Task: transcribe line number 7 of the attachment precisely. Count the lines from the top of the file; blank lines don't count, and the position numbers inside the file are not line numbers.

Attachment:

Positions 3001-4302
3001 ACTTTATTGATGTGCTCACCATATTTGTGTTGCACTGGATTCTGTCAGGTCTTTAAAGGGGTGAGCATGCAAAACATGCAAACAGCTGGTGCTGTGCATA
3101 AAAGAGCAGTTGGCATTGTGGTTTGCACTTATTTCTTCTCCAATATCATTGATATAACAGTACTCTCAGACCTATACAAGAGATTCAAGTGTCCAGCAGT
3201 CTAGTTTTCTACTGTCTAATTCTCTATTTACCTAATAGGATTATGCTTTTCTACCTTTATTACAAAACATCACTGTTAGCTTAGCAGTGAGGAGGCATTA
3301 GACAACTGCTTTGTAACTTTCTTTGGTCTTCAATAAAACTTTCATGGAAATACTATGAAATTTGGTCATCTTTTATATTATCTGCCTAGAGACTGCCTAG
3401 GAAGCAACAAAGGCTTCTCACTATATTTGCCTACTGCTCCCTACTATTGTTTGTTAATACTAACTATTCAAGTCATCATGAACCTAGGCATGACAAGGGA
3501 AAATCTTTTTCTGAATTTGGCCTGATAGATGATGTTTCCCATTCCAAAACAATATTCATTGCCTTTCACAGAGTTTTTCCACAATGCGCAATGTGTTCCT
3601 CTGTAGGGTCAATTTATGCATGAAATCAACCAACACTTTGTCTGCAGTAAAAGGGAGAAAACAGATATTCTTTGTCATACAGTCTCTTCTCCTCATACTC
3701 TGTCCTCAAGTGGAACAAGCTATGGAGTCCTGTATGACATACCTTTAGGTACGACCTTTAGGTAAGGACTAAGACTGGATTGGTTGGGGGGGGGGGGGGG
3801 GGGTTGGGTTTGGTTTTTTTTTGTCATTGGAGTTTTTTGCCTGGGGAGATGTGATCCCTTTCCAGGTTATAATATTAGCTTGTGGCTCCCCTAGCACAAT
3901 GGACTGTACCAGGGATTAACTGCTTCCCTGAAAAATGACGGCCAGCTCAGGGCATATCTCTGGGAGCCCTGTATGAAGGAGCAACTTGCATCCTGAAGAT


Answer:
3501 AAATCTTTTTCTGAATTTGGCCTGATAGATGATGTTTCCCATTCCAAAACAATATTCATTGCCTTTCACAGAGTTTTTCCACAATGCGCAATGTGTTCCT